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A frequently recurring theme in Flatchat seems to be that of the “Do-nothing Strata Committee.” They can’t be motivated to do this, fix that, etc. etc. Having just emerged moderately victorious after nine months of trench warfare over two fairly critical issues in our Sydney block, we now feel qualified to present my recipe for motivating your strata committee.
There are many, many well-run Committees served by selfless, hard-working people. But not all are like that. There have been plenty of posts on Flatchat that well describe the grief and frustration caused by slack-o Committees.
If you are a brilliant motivational psychologist, or a bully who enjoys harassing and threatening people, then you have your own methods and you don’t need to read this. But if you are an ordinary Joe or Josephine, read on……
No-one is likely to get every single thing he or she wants, in exactly the way they want it. Eventually you will have to arrive at some sort of compromise. You must get everything you need, but probably not everything you would have liked. You will have to leave the Committee with some shred of dignity. Cynical professional negotiators go in for ambit claims, claims for much more than they know they can ever get. We don’t recommend this approach – just decide what it is that you must achieve, and what you can compromise on.
Patience and persistence are your guiding lights. Nothing will happen quickly, even in a well-intentioned Committee that really does plan to get things done. This is true of any committee-style setup in any setting. Negotiations and talking people around takes time. If you are the impatient, quick-on-the-trigger type, you are headed for a lot of stress and an unsatisfactory outcome.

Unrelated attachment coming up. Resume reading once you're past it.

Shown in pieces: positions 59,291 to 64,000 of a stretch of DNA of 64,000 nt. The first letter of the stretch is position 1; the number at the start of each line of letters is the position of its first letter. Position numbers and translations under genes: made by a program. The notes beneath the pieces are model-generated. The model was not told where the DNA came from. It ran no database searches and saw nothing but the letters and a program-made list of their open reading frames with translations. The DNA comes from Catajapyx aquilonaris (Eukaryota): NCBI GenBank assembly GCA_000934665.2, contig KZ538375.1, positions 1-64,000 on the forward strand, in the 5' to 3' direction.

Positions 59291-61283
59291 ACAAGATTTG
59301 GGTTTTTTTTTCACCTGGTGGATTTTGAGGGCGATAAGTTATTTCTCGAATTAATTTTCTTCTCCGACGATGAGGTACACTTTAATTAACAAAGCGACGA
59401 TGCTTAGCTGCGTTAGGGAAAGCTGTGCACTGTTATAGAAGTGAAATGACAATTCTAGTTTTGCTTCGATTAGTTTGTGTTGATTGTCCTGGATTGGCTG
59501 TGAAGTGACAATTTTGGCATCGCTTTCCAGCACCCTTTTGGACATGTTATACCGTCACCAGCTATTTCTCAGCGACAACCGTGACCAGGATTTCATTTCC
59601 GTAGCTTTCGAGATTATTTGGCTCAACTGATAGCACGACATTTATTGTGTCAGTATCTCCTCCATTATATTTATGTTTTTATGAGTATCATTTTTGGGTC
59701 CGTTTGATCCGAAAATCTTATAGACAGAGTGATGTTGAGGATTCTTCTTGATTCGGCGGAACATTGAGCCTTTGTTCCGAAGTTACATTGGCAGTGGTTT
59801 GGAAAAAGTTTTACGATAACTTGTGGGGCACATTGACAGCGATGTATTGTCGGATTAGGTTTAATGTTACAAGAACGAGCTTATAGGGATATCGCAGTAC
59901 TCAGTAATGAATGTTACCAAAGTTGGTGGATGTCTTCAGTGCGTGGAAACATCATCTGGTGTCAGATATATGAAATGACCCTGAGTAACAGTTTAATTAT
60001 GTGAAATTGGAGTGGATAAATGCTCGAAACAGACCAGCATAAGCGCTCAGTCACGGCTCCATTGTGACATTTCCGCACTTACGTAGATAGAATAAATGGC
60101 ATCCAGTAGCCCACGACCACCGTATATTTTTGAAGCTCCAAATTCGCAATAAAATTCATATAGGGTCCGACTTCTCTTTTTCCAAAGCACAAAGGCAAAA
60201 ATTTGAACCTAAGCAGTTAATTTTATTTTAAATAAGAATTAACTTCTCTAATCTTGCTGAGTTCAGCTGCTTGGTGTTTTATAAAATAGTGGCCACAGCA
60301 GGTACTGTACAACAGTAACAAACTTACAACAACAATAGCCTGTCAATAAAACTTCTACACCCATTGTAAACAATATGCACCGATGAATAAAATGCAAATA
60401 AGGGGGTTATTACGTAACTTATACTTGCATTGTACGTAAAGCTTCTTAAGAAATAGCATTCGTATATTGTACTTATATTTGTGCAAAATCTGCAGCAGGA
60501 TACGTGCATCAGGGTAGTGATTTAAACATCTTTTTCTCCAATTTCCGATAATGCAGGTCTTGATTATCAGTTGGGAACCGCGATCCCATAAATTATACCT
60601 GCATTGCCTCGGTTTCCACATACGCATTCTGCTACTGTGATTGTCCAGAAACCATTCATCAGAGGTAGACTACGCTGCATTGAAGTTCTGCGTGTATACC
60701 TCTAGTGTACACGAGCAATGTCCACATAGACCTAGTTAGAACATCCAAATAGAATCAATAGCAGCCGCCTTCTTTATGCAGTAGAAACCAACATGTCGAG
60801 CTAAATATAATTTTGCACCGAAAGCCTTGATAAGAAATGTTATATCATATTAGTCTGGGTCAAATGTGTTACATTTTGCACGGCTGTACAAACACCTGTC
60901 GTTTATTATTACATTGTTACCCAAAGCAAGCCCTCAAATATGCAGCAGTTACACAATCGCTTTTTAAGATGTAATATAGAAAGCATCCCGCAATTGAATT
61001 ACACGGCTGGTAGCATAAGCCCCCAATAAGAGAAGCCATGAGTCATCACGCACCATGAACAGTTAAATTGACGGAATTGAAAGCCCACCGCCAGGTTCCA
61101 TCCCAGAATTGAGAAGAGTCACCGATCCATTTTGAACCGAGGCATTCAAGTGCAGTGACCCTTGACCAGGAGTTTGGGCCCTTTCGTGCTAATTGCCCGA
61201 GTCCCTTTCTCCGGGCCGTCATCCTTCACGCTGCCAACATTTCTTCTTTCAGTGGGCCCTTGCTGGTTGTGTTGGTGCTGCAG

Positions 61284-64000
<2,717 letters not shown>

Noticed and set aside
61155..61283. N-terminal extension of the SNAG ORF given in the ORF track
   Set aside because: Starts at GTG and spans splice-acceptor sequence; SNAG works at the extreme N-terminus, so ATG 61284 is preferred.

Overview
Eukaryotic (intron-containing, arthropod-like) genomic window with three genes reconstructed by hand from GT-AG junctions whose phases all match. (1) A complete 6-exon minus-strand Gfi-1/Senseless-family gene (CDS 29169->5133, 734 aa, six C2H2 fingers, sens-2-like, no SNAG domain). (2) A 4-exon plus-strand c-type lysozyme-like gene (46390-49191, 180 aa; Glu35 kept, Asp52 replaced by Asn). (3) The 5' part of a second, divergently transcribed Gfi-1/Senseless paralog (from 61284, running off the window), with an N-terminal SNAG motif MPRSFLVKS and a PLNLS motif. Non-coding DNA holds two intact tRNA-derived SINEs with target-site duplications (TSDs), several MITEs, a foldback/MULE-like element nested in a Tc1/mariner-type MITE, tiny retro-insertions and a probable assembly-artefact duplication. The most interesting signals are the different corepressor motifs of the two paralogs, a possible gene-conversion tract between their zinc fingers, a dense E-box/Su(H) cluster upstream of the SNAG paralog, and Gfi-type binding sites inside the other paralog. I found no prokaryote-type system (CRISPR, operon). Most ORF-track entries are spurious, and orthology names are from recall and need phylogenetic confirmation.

Patience does not mean doing nothing. It means slowly and steadily ramping up the pressure until the Committee gives way. It took us nine months of persistent effort.
Everything, everything must be in writing. If you have a conversation with someone who says they are going to do this or that, send them an email afterwards summarising your version of what was said. Keep social chitchat to a minimum. Things that were said can be denied – that’s not so with written records.
Know your By-laws really well! Many Committee members have little or no idea what’s in them.
It is a principle of motivation that the threat of doing something gets more results than the actual doing. So, we made the taking of our case to NCAT our very, very last option.
Do a bit of training. The City of Sydney runs an excellent free course on Strata law and practice. Three hours, one night a week. You’ll meet an interesting cross-section of Strata-people.
And keep reading Flatchat! We have found it absolutely invaluable.
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